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Strong and consistent stopping power has always been a Porsche strength. The last 30 years of its progressive development in brake system design makes Porsche an undisputed leader in the field. With the debut of the Porsche Ceramic Composite Brake (PCCB) system, Germany's premier sports car manufacturer has taken a significant leap into the future. For not only does the new material offer better outright performance, fade resistance and a remarkably low wear rate, it is also much lighter.
The mass of each brake, wheel and tyre assembly affects the ride and handling of a car. Lower unsprung weight and you improve ride and handling. In the overall scheme of things, lower weight means better acceleration and stopping, and quicker change of direction. The PCCB discs are half the weight of grey cast iron, equating to a saving of 16.5kg.
Cooling is one of the most important aspects of brake efficiency. If you can conduct heat away fast and keep the brake fluid from boiling, that is half the battle won. Porsche patented involuted cooling and cross-drilling in 1967, and has filed a total of 300 patents on brake systems since 1960! The involuted cooling channels involved the use of angled rather than radial internal cooling veins to direct cooling air to the discs. This reduced temperatures by 40°C, and cross-drilling dropped temperatures a further 60°C.
Ceramic technology is still a black art to most car makers. So far only Porsche and Mercedes-Benz have gone public with the technology, but Porsche is undoubtedly ahead in the race to bring it to customers. Silicon is used to conduct heat in the ceramic composite. It is vital that the silicon is evenly distributed within the disc or differential coefficients of expansion will crack the material.
Production of the discs is an elaborate process that takes more than one day. The base materials are a special carbon fibre and silicon carbide, and the process of baking the discs in a furnace to achieve the right results requires all of SGL's 100 years of experience with high temperature processes. Each involuted cross-drilled disc is made in two halves before being united as a single unit in a high temperature furnace.
At one point in production, each disc would be ready for use as a carbon disc for motorsport. But the production of a stable and inert ceramic disc requires the process to continue with siliconisation in a high-vacuum furnace fired to a temperature above silicon's 1420°C-melting point.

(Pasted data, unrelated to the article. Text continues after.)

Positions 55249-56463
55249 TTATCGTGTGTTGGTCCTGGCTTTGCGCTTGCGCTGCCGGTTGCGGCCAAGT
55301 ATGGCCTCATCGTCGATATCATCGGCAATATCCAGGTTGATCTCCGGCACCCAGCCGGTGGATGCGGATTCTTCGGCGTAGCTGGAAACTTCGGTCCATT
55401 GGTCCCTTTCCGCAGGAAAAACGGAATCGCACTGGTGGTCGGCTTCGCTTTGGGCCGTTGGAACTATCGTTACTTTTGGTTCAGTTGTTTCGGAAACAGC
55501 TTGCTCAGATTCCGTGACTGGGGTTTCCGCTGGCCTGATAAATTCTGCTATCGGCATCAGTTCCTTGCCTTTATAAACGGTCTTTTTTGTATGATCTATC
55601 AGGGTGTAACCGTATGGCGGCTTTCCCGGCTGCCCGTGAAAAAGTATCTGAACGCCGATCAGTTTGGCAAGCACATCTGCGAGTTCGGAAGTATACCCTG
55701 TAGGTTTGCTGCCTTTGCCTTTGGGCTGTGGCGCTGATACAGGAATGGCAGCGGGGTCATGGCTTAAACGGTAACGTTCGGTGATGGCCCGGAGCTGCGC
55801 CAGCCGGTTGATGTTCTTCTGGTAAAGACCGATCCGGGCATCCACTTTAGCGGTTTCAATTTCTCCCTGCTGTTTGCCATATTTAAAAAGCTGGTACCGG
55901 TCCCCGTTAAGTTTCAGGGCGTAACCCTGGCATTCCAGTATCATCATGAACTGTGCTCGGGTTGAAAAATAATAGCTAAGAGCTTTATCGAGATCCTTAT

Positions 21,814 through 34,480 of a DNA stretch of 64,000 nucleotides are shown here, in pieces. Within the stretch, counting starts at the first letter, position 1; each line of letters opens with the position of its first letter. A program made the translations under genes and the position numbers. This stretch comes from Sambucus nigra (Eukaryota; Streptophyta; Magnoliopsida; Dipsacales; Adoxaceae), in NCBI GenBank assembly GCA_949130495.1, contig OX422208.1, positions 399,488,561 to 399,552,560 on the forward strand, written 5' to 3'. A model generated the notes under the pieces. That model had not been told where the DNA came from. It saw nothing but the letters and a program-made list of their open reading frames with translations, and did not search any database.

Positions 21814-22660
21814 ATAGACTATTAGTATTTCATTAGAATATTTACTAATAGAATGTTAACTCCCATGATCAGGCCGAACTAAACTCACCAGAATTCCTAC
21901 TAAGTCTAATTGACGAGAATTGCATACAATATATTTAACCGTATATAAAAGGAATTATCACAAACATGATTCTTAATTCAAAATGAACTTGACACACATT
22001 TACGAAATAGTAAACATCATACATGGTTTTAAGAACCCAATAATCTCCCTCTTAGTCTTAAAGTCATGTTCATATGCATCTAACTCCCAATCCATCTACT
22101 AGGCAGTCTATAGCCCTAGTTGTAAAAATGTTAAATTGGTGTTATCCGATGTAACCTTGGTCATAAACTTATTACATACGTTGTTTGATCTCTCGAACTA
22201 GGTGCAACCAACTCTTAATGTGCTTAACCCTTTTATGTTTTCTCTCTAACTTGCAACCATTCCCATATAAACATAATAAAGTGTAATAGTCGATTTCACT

After cooling off, the finished disc is almost as hard as a diamond -the silicon carbine generated in the process has a hardness of 9.7. Yet the material has a high impact strength. That hardness gives the Ceramic Composite discs amazing durability. In a whole day's testing where journalists subjected both stock and ceramic brakes to abuse that few owners will approach, the new technology shone through.
While the standard discs showed the scoring and ripple patterns that owners who do track sessions are used to seeing, the ceramic discs had no visible signs of wear. Incidentally, the PCCB discs are also immune to road salt corrosion, which helps eliminate rubbing noises when the car is driven after being left idle for some time. It is thus no wonder Porsche is happy to endorse a 300,000km-service life (practically the lifespan of the car itself) for these new discs! Pad life is around double that of conventional linings.
On the new 911 Turbo, the PCCB installation uses 350mm diameter discs, 20mm larger than standard. To put things in perspective, if they were to increase the cast iron discs to this diameter, the weight saving would have been 22kg! The calipers are also larger. These have six pots rather than four, and two of these are smaller to ensure progressive action when you apply the brakes. The pistons feature a ceramic heat shield to help keep the brake fluid cool. This is said to be 2.5 times more effective than the titanium shield used on a Formula One racer!
PCCB is a bolt-on retro-fit for existing Turbos as well, as the larger front and rear discs and calipers are still proportionately sized in relation to one another. However, Porsche says that they are working to recalibrate the ABS system to take full advantage of the lower unsprung mass. They also told us that they were working with tyre manufacturers to further braking performance with PCCB.
Right now all the technological challenges have been successfully met, but at a price. Porsche wants DM15,000 for the PCCB system on a new Porsche Turbo, and a cheaper set-up with smaller discs and calipers will soon be available for normally aspirated Porsches.
As always, it is now up to the mass manufacturers to pick up the technology and run with it so that the obvious advantages of ceramic composite brakes can be offered to everyone.
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Last edited by Supercharger; 03-28-2003 at 09:50 PM.
Hey, thanks! I'm in a composites class right now in school. It's fun to read about exotic ceramic matrix composites in applications I actually care about! Too bad I'll never have the dough to buy a car with such sweet brakes!
Smooth is fast, fast is smooth.